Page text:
Pádraig Meehan surveys the damaged Teach Cailleach a’ Bheara passage tomb in Ballygawley, Co Sligo.
Five-thousand-year-old Neolithic tombs in Co Sligo are suffering damage and vandalism “on a scale never seen before” and will not survive unless action is taken immediately, archaeological experts have warned.
There are 75 passage tombs in Co Sligo, almost one-third of the estimated 240 in the State, according to the Sligo Neolithic Landscapes Group, which is pressing for the county’s Neolithic heritage to be deemed a World Heritage Site by Unesco.
So much material has been removed from one passage tomb, known as Teach Cailleach a’ Bheara (the House of the Witch) on the Ballygawley mountains, that an adult can now lie in the hole created.
People walking on top of some cairns are doing so much damage “that not only is there a fear that they won’t be there for future generations, they may be lost to this generation”, warned expert Dr Robert Hensey.
Saying that it would be hard to find a comparable landscape anywhere else in the world, the group warned that “a very fragile landscape” is under “grave existential threat” from tourism and development.
One of Sligo’s best-known landmarks, Queen Maebdh’s cairn on top of Knocknarea, has suffered ongoing damage including the removal of stones from the base of the monument and “walking scars” left by ever-increasing footfall, Dr Hensey adds.
The author and archaeologist, who discovered megalithic art not visible to the human eye in a Carrowkeel passage grave overlooking Lough Arrow, Co Sligo, in 2009, said many walkers instinctively climb on top of the tombs.
However, the tombs are smaller and more fragile than the Knocknarea cairn and are in danger of collapse, Dr Hensey said. A couple chose to stay in one of the tombs some years ago “with straw bedding, and their tins of beans and washing line”.
Meanwhile, Carrowkeel is also plagued by graffiti, with a significant increase in people scratching their names on to the monuments, causing potential damage to the megalithic art which has been there for 5,000 years.
While some damage is accidental, or simply carelessness, there is evidence that some people are stealing quartz to sell online: “For some, taking a piece is an instinct almost like bringing home holy water from Knock,” said Dr Hensey.
Meanwhile, there is evidence that some people may be trying to find hidden chambers or entrances to monuments at Teach Cailleach a’ Bheara under the “misguided notion” that there are valuables are to be found.
Some people believe valuable gold or bronze objects are deposited inside ancient monuments, he added: “They may not be aware that stone age sites are over 5,000 years old and predate the use of metals in Ireland. ”
Under law, it is illegal to be in possession of metal detectors at monuments and sites, or to dig or excavate for archaeological objects, an offence liable to fines of up to €65,000 or up to three months imprisonment.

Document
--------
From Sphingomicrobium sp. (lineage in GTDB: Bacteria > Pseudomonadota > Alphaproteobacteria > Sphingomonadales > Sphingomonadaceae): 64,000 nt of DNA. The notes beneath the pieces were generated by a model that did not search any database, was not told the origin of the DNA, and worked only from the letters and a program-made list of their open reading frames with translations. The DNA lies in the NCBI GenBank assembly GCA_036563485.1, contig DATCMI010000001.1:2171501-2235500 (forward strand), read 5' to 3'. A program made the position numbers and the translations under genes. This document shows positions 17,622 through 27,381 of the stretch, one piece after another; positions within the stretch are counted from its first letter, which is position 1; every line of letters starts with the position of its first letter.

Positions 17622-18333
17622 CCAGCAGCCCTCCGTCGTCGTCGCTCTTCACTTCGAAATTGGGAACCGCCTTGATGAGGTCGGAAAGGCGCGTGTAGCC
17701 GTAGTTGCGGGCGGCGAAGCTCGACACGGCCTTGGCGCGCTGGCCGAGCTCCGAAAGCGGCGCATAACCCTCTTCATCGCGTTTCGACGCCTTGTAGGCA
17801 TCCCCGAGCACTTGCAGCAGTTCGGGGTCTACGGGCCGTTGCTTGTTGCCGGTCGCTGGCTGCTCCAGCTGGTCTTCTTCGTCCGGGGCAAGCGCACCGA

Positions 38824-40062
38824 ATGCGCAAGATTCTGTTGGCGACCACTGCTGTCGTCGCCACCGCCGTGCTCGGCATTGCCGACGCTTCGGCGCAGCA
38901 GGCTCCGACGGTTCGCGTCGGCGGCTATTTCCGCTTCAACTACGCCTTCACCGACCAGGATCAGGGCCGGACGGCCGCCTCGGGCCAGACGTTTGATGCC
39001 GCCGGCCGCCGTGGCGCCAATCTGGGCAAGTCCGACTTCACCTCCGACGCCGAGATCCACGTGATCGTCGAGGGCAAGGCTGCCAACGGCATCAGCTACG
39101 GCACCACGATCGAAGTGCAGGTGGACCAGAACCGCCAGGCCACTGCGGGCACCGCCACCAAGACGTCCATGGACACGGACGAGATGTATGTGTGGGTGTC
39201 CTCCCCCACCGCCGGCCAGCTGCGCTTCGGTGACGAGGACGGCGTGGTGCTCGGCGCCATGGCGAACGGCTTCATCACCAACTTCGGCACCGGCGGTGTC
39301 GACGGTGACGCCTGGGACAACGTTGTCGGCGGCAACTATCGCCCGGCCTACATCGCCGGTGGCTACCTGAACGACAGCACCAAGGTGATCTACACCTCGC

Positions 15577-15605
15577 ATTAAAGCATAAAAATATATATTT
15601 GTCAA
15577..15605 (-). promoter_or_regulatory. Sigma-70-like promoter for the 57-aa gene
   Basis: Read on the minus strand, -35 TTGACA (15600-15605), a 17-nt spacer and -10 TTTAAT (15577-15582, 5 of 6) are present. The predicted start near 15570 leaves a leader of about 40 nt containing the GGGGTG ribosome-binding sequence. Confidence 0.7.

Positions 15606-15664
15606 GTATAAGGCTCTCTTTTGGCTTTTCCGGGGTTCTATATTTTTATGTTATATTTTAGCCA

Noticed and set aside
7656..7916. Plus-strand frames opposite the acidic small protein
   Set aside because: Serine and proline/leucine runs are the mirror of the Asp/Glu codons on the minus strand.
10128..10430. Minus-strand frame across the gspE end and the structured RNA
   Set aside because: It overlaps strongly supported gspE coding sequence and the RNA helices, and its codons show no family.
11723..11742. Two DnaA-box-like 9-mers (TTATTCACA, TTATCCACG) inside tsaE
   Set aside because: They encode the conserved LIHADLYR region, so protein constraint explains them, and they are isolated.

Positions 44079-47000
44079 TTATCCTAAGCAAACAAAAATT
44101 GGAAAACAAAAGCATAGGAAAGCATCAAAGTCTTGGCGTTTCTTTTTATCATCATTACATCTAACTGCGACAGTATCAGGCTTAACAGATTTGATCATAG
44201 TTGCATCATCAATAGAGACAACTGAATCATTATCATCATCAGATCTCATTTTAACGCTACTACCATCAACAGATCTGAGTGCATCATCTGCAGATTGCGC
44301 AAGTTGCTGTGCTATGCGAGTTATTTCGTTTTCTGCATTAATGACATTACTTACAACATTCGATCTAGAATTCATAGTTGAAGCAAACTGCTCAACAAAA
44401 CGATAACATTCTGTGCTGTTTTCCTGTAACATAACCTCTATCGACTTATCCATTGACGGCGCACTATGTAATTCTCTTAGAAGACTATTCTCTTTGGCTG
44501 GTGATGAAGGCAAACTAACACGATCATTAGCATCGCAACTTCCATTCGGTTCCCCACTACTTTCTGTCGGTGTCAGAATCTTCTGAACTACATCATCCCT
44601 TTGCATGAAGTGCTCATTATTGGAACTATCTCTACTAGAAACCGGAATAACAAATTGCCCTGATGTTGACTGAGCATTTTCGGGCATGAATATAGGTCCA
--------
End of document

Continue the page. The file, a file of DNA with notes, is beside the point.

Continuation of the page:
“We cannot have 24-hour surveillance on all of the endangered monuments in Sligo,” said Dr Hensey, but better signage and more engagement with the public would be key to raising awareness about the vulnerability of the sites, he added.
Ireland has two Unesco-listed Neolithic tombs, Brú na Bóinne and Skellig Michael, and seven more on the UN body’s tentative list. The Sligo group argues that placing Sligo’s tombs on the tentative list could provide some protection.
On July 25th two group members Dr Stefan Bergh, an archaeology lecturer at NUI Galway, and Pádraig Meehan, a guide at Carrowmore, will lead guided tours to Teach Cailleach a’ Bheara and Queen Maebdh’s grave to highlight the dangers facing the tombs.
The Office of Public Works said it was aware of “visitor pressure” facing Neolithic sites and is working with other State bodies to address the issue, “particularly at those sites, including Carrowkeel, where we have a maintenance responsibility”.
The Department of Heritage confirmed that its National Monuments Service (NMS) had inspected the passage tomb in Ballygawley after it was damaged in 2019 and “unfortunately, the latest report we have received does indicate further damaging activity at the site, which is in a very remote location”. A spokesperson said: “ It is not in the care of the State and we would appeal to the public for any information that may assist in our investigations”.
The Department said it was aware of “the challenges” at Knocknarea following a dramatic rise in walkers there, and th NMS was doing a detailed recording of the site, to be used as a baseline to measure ongoing erosion . A drone survey was undertaken there last week as part of the process
The OPW was preparing a programme of works for the preservation and protection of the monument at Carrowkeel, the department said.
Dorothy Clarke, director of services with Sligo County Council said it was involved in and fully supported the bid for Unesco listing, though she pointed out that some key sites are on privately-owned land.
The council had a “balancing act” between encouraging tourists and protecting sites. “We are damned if we do, and damned if we don’t,” she said – adding that the local authority wanted local tourism to be sustainable.